The New Old Thing
Jeffersonian populism returns
Aug 19, 2013, Vol. 18, No. 46 • By JAY COST
In a pseudonymous essay written for the National Gazette in 1792, Madison argued that the first goal of republicanism was to establish a “political equality among all.” The second was to withhold “unnecessary opportunities from a few, to increase the inequality of property, by an immoderate, and especially an unmerited, accumulation of riches.” The subtext, at least for readers in Madison’s day, was pretty clear. His beef was not with economic inequality per se, but the inequality created by Hamilton’s bank, which had showered riches upon a select few.
This brand of republicanism dominated the political landscape more or less until the Civil War, being reinvigorated by the Jacksonian Democrats in the 1820s and ’30s. Indeed, Martin Van Buren hoped to use the celebrity of Andrew Jackson to unite the “planters of the South and the plain republicans of the North” under the old Jeffersonian principles. That is essentially what happened, and this “Democratic party” would basically dominate the political scene until Abraham Lincoln’s Republican party supplanted it.
Unfortunately, the old Jeffersonian ideas were ultimately perverted by the slaveocracy, and later the perpetrators of Jim Crow. The essence of Jeffersonianism was that true republicanism could be protected only through local institutions, where the people were closest to their leaders. But the Southern plantation elite co-opted Jefferson’s “states rights” ideas to ensure white supremacy over black slaves and sharecroppers, in the face of a federal government that had finally discovered the political will to enforce the constitutional requirement that every state establish a republican form of government.
In the 20th century, progressivism replaced Jeffersonian republicanism as the premier leftist ideology in the United States. In The Promise of American Life, Herbert Croly called for a détente between Hamiltonians and Jeffersonians to combat the vast concentrations of wealth in the newly industrialized America. Croly proposed merging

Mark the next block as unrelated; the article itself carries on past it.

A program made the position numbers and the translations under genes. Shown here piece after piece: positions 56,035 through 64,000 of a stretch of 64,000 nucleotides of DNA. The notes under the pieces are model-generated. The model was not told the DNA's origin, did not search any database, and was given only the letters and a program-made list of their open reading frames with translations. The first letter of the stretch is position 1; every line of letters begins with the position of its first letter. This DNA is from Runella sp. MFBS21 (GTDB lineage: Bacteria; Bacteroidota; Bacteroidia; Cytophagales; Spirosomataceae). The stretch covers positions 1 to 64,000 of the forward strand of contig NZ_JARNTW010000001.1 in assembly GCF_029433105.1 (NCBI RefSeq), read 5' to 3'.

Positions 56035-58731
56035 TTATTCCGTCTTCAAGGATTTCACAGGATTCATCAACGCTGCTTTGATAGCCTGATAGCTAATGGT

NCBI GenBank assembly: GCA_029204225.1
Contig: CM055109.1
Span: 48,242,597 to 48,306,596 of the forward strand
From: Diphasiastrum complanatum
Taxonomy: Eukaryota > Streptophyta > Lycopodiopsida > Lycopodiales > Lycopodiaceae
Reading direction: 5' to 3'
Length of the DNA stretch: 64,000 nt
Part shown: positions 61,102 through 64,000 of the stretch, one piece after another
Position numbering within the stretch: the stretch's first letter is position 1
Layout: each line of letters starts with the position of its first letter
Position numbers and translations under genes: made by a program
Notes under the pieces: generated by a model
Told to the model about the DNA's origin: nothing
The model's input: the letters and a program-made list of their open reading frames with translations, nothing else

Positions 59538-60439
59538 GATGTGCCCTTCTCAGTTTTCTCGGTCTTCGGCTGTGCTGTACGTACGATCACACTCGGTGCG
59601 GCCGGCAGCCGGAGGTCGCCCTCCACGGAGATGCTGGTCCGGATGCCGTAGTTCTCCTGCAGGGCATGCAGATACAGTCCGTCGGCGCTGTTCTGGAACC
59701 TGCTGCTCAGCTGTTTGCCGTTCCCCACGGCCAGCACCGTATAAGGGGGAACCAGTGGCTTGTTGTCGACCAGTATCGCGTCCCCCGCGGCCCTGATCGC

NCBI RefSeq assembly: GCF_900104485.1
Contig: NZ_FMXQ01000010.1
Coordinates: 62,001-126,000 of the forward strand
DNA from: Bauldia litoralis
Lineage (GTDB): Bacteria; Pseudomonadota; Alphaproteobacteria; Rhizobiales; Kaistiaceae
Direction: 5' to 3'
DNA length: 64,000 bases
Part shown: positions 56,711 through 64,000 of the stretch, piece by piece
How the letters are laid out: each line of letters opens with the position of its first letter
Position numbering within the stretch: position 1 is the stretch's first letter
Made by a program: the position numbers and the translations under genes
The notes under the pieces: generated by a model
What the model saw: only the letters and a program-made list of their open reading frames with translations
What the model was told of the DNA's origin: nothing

the two into the kind of democratic nationalism trumpeted by Teddy Roosevelt: a strong central government to promote the welfare of the common man. Of course, Hamiltonian big government had, in no small part, contributed to the vast discrepancies between the haves and have-nots in Croly’s day. Just as when Jefferson and Madison railed against the Bank of the United States, profit-seeking elites combined with ambitious politicians to carve up the body politic for their mutual benefit. And while today’s liberals are certainly loath to admit it, that kind of practice has arguably gotten worse, only today the moneyed interests have formed alliances with both the left and the right.
Nevertheless, 20th-century progressives were effective at uniting behind pols who could sing convincingly from the Jeffersonian hymnal—Harry Truman, Lyndon Johnson, Jimmy Carter, and Bill Clinton (all of whom, not coincidentally, came from the South or a border state)—to sell the idea that an ever-larger federal government was in the average man’s best interests. In so doing, they shifted the conversation away from a debate over imbalances in power relations between the elites and the population, and toward imbalances in wealth. Average people could vote for progressive Democrats and receive new federal benefits, but at a steep price, as more and more power drifted from their communities to Washington, D.C.
For generations, meanwhile, the GOP made very little hay over this, despite its strong opposition to the centralizing designs of the progressive left. The party has political roots tracing back through Henry Clay’s Whig party and ultimately to Hamilton’s Federalist coalition and has generally believed in the capacity of “big government” to facilitate the economic development of the country. A fairly straight ideological line can be drawn from Hamilton to Clay to William McKinley, and later to the postwar GOP. Republicans have long decried the Democrats’ use of big government to redistribute wealth but have nevertheless been ready, willing, and able to use federal power to promote economic development.
Thus, for a hundred years, Jeffersonian republicanism has essentially been dormant, motivating neither political coalition in any meaningful way. If it were to succeed as a mass-based political ideology, the “libertarian populism” of which Carney, Douthat, and others speak would essentially constitute a Jeffersonian revival.
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